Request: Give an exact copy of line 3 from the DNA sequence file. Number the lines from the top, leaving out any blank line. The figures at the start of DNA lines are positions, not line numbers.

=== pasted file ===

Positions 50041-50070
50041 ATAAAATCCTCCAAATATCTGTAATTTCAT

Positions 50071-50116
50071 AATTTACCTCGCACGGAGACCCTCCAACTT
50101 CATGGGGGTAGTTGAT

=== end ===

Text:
Positions 50071-50116